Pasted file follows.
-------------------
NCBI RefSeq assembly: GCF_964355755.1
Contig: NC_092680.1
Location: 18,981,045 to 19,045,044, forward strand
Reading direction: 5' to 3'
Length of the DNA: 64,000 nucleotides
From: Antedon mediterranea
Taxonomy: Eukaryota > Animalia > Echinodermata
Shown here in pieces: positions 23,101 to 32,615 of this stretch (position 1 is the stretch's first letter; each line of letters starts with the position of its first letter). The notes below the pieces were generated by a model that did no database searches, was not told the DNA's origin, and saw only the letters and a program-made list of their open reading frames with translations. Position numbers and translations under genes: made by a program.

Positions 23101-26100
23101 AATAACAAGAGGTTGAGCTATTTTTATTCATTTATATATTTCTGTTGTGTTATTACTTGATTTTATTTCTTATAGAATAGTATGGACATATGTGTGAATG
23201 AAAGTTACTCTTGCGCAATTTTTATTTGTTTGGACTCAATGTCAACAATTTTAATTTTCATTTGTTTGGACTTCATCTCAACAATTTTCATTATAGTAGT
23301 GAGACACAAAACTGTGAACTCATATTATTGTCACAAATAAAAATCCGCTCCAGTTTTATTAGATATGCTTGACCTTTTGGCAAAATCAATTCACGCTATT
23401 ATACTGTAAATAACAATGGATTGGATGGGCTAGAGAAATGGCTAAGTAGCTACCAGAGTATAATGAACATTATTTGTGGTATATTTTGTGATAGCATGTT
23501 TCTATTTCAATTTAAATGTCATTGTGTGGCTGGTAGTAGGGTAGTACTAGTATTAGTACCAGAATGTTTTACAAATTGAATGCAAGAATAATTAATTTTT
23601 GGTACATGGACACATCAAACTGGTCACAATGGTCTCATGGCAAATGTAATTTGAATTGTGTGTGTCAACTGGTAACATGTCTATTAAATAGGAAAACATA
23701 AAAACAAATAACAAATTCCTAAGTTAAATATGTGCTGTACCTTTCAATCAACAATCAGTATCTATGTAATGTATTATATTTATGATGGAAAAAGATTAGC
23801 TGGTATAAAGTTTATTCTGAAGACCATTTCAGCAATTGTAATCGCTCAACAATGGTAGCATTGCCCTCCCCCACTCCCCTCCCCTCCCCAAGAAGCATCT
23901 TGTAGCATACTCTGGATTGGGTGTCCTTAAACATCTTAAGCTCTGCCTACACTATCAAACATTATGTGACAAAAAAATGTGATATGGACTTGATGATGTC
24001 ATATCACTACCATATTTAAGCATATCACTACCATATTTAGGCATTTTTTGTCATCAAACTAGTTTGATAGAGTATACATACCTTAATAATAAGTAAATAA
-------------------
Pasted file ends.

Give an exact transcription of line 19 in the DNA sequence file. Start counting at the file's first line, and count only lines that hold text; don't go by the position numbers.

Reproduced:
24001 ATATCACTACCATATTTAAGCATATCACTACCATATTTAGGCATTTTTTGTCATCAAACTAGTTTGATAGAGTATACATACCTTAATAATAAGTAAATAA